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Behavioral Psychopharmacology Research Laboratory

(05/16/2012) McLean Hospital study finds Herbal Extract may curb binge drinking

For information about the recent kudzu study, please visit the lab's kudzu study page.

Directed by David M. Penetar, Ph.D., the Behavioral Psychopharmacology Research Laboratory (BPRL) is a clinical research laboratory focused on exploring the neurobiological bases of drug and alcohol-induced reward, and on developing new medications and treatments for drug and alcohol abuse.

Because many of the study protocols involve assessing brain activity using fMRI, or measuring brain changes using MRS, the laboratory collaborates heavily with scientists from McLean's Brain Imaging Center and relocated to the first floor of the newly renovated Neuroimaging Center in June of 2001.

Scott Lukas

Dr. Scott Lukas

Recent Updates

Dr. Lukas established the laboratory in 1990. It was previously located in East House.

Researchers in the Behavioral Psychopharmacology Laboratory discovered that ingestion of the herb kudzu reduced the intoxicating effects of low doses of alcohol in adult social drinkers while producing no side effects. In collaboration with researchers from the MRC's Bio-Organic and Natural Products Laboratory, led by David Yue-Wei Lee, PhD, we have isolated a crude extract of the root that is 50 times more powerful than the raw product. Studies are underway to determine this product's effects on social drinking in a natural setting.

Sleep Research Laboratory

Cindy Dorset

Dr. Cynthia Dorsey, Ph.D. with Dr. David Harper, Ph.D. of the Geriatric Research Lab

Recent Updates

Researchers in the Sleep Research Laboratory, led by director Scott Lukas, continue to work in collaboration with investigators in the Brain Imaging Center to attempt to detect chemical changes in the brain that may be related to sleep disturbance associated with substance abuse and changes in sleep homeostasis. Such chemical changes in the brain are undetectable by more traditional means of assessment which measure only blood flow and glucose metabolism. Recent preliminary data obtained from control subjects studied in the 4-Tesla scanner replicated the investigators' previous findings using the 1.5 T of an increase in beta-NTP, a correlate of ATP, on the morning after a night of recovery sleep immediately following sleep deprivation. The 4T study results also showed a significant increase in beta-NTP on the morning after sleep deprivation, before recovery sleep. Methadone-maintained individuals are being studied using the same protocol. Continuing research on the effects of sleep deprivation on brain chemistry in those who are drug dependent may lead to a better understanding of changes in sleep as a function of substance abuse and withdrawal-related insomnia as an important contributor to relapse.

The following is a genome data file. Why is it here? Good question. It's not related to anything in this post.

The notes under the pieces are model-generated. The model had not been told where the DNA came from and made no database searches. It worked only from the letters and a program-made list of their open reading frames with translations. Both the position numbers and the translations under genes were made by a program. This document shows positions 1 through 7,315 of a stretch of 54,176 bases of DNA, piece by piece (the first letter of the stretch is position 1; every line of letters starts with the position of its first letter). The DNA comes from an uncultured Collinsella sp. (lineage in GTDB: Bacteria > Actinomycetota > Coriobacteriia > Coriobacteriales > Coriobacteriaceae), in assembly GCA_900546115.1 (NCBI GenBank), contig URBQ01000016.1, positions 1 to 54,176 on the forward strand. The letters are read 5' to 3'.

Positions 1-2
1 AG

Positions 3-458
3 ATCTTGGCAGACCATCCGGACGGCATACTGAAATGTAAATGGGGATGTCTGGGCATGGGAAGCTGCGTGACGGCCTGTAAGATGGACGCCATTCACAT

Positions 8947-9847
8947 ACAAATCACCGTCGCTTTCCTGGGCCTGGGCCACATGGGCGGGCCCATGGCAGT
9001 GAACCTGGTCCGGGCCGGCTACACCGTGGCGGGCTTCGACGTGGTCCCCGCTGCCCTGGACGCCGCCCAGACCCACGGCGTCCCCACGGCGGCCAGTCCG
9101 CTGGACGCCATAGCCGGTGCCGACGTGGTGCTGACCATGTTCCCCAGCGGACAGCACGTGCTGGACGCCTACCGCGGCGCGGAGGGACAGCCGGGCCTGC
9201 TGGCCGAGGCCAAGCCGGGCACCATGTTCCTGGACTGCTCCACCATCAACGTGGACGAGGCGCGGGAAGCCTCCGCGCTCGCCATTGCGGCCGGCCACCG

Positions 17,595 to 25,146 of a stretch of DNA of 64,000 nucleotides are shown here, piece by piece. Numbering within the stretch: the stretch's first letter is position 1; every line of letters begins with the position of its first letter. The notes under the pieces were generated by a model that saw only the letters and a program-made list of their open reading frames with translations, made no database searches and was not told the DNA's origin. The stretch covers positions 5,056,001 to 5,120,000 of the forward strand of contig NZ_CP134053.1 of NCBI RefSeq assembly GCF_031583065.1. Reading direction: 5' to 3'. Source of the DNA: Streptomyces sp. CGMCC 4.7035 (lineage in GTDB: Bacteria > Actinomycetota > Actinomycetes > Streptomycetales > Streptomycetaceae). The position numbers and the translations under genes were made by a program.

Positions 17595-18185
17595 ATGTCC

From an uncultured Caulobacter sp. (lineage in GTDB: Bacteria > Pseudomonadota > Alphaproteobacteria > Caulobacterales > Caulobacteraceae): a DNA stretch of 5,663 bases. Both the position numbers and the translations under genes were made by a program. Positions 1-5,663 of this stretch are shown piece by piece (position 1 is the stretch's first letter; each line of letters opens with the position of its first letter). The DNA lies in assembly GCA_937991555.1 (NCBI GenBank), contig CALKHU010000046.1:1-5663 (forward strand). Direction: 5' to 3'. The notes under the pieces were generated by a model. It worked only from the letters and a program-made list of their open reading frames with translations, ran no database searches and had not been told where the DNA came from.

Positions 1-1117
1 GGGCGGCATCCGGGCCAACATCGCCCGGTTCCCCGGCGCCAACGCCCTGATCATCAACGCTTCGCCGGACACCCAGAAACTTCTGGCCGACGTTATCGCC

Investigators in the Sleep Research Laboratory participated in a multi-center trial using zolpidem to treat menopause-related insomnia. Recently published results from this trial showed subjective improvements in sleep quality and quantity with use of zolpidem.

The Sleep Research Laboratory maintains a close collaboration with ongoing clinical trials at the Sleep HealthCenters®.

Behavioral Psychopharmacology Research Laboratory &
Sleep Research Laboratory

The Sleep Research Laboratory is led by director David M. Penetar, Ph.D. and is located in the NeuroImaging Center of McLean Hospital.  Originally developed by Drs. Scott E. Lukas and Cynthia M. Dorsey, the Sleep Research Laboratory remains dedicated to conducting experimentation in pursuit of gaining scientific understanding of human sleep physiology and behavior. Past and present experimentation in the Sleep Research Laboratory covers a broad spectrum of research interests comprised of our goals in conducting clinical experimental sleep research and clinical trial research. 

Our Research

Our research attempts to characterize the relationship between sleep and physical and mental health. One primary focus has been the investigation of the causes and consequences of disordered sleep.  Within this area of study, we have directed interests in understanding sleep in psychiatric disorders, the neurocognitive and behavioral effects of insomnia, and the efficacy and mechanisms of action of behavioral therapy and of sedative hypnotics. 
Another primary focus of the Sleep Research Laboratory is the examination of the interaction of sleep physiology and behavior with drugs of abuse.  Research from our laboratory has attempted to provide a greater understanding of the interactions between sleep physiology and behavior with drug addiction.  For example, research has both examined the effects of drugs of abuse on sleep, the effects of disordered sleep in drug-dependent populations, and the effects of sleep loss in drug-taking behaviors.  Understanding the contribution of sleep loss in increasing drug-relapse potential and in perpetuating drug use remains of particular interest to our research group.

The Sleep Research Laboratory maintains a close collaboration with ongoing clinical trials and at the Sleep HealthCenters®

Study Recruitment

The following are studies at the BRPL and SRL for which we are looking for volunteers. See the McLean Research study page for more information about these and other clinical trials at McLean.

More Information